Propelling nozzle


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Propelling nozzle

  1. 1. Propelling nozzle :A propelling nozzle is the component of a jet engine that operates to constrictthe flow, to form an exhaust jet and to maximise the velocity of propelling gasesfrom the engine.Propelling nozzles can be subsonic, sonic, or supersonic.a Physically the nozzlescan be convergent, or convergent divergent. Convergent-divergent nozzles cangive supersonic jet velocity within the divergent section, whereas in aconvergent nozzle the exhaust fluid cannot exceed the speed of sound within thenozzle.Propelling nozzles can be fixed geometry, or they can have variable geometry,to give different throat and exit diameters so as to deal with differences inambient pressure, flow and engine pressure; thus permitting improvement ofthrust and efficiency.Contents 1 Principles of operation o 1.1 Convergent nozzles o 1.2 Afterburners o 1.3 Convergent-divergent nozzles o 1.4 Divergent nozzle 2 Types of nozzles o 2.1 Ejector nozzles o 2.2 Iris nozzles o 2.3 Rocket nozzles o 2.4 Low ratio nozzles o 2.5 Other Applications 3 See also 4 ReferencesPrinciples of operationThe primary objective of a nozzle is to raise the pressure in the engine byconstricting the flow at the narrowest part (the throat), and then to expand theexhaust stream to, or near to, atmospheric pressure, and form it into a highspeed jet to propel the vehicle.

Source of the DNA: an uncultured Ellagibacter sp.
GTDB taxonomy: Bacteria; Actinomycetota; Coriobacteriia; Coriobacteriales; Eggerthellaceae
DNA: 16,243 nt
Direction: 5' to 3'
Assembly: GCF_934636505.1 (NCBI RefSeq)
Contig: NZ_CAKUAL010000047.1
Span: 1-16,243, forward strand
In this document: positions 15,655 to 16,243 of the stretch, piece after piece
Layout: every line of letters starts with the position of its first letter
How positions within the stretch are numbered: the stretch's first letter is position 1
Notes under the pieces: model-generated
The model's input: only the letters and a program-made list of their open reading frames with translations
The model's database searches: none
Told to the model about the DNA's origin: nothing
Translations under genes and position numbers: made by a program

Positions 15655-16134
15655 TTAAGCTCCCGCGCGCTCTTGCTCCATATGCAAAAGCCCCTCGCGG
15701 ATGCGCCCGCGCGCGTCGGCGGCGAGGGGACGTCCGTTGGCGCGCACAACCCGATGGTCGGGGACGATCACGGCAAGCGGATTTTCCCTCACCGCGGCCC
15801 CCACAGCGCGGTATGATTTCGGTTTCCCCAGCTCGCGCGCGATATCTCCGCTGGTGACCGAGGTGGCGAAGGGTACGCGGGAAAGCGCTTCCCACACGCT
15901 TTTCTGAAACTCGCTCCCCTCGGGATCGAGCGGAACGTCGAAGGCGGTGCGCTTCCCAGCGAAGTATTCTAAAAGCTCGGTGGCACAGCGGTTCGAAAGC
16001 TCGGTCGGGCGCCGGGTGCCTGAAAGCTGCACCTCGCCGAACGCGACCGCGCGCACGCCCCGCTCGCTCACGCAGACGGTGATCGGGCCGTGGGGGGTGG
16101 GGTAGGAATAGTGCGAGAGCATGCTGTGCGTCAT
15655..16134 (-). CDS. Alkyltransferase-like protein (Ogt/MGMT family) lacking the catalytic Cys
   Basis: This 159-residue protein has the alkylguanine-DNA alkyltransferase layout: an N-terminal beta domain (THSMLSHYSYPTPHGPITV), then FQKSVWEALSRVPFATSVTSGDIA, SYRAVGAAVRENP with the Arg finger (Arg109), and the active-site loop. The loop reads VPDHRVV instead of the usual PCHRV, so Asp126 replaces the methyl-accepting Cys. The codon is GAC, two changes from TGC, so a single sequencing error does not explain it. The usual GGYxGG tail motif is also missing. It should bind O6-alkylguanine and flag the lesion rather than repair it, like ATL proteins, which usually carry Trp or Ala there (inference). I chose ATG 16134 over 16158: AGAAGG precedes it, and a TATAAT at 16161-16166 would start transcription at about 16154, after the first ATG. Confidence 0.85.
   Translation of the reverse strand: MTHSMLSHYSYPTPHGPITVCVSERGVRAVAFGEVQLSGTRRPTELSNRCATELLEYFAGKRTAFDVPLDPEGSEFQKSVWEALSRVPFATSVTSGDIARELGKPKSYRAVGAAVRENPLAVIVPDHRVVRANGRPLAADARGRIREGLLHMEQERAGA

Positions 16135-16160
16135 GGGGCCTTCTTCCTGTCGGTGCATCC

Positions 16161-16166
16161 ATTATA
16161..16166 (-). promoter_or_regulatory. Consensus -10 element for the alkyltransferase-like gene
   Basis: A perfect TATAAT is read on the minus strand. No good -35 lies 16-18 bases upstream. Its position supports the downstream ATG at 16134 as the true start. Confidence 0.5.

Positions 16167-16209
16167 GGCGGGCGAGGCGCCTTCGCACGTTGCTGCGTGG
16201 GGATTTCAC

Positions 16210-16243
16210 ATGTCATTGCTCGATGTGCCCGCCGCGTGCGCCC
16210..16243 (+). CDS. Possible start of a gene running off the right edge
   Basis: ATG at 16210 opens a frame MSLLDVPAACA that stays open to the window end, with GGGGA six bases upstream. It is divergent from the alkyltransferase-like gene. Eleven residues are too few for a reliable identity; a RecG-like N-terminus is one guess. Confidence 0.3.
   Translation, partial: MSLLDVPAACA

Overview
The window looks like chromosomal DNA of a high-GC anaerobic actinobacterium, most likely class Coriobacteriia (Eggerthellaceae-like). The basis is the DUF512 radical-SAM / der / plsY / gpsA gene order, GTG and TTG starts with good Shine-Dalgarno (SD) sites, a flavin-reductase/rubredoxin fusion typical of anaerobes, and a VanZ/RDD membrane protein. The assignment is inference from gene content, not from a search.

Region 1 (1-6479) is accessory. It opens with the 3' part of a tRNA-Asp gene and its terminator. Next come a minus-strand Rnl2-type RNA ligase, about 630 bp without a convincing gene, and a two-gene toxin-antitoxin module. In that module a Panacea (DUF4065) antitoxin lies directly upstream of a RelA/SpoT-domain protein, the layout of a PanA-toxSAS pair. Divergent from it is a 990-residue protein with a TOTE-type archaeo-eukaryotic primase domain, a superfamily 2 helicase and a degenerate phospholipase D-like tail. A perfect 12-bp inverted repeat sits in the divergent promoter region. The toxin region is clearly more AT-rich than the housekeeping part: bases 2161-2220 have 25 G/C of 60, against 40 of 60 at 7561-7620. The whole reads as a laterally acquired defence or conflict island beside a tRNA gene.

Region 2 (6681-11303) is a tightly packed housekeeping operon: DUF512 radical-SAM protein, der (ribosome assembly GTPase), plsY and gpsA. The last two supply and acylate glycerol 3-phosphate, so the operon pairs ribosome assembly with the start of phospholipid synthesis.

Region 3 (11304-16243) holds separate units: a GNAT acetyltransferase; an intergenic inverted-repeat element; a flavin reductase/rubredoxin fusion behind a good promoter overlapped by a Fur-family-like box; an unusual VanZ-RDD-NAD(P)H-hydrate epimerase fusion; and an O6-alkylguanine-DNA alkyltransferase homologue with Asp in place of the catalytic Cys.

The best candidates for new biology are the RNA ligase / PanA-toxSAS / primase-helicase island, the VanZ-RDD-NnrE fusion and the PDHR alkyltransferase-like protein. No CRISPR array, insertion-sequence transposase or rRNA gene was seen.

2. 2. The energy to accelerate the stream comes from the temperature and pressure ofthe gas- the gas expands adiabatically, when done against a nozzle, this largelyreversibly (and hence efficiently), cools and expands and accelerates the gas.The hotter and higher the pressure the gas entering the nozzle, the faster theexhaust jet can become.For airbreathing engines, if the fully expanded jet has a higher speed than theaircrafts airspeed, then there is a net rearward momentum gain to the air andthere will be a forward thrust on the airframe.[clarification needed]Engines that are required to generate thrust quickly, from idle, use a variablearea propelling nozzle in its open configuration to keep thrust to a minimumwhile maintaining high engine rpm. When thrust is needed, initiating a go-around for example, it is simple and quick to close the nozzle to the high-thrustposition.Convergent nozzlesAlmost all nozzles have a convergent section, as this raises the pressure in therest of the engine and can give more thrust by acting on the forward sections.However, convergent nozzles end at the end of the convergent section.Simple convergent nozzles are used on many jet engines. If the nozzle pressureratio is above the critical value (about 1.8:1) a convergent nozzle will choke,resulting in some of the expansion to atmospheric pressure taking placedownstream of the throat (i.e. smallest flow area), in the jet wake. Althoughmuch of the gross thrust produced will still be from the jet momentum,additional (pressure) thrust will come from the imbalance between the throatstatic pressure and atmospheric pressure.In general, narrow convergent nozzles give high speed exhaust, but reducedthrust, whereas wide convergent nozzles give lower speed, but higher thrust.AfterburnersOn non-afterburning engines the nozzle is a fixed size because the differingatmospheric pressure over the operating altitudes makes little difference to theengine aerodynamics and variable nozzle use is expensive.Many military combat engines incorporate an afterburner (or reheat) in theengine exhaust system. When the system is lit, the nozzle throat area must beincreased, to accommodate the extra exhaust volume flow, otherwise theupstream turbomachinery will rematch aerodynamically. However, some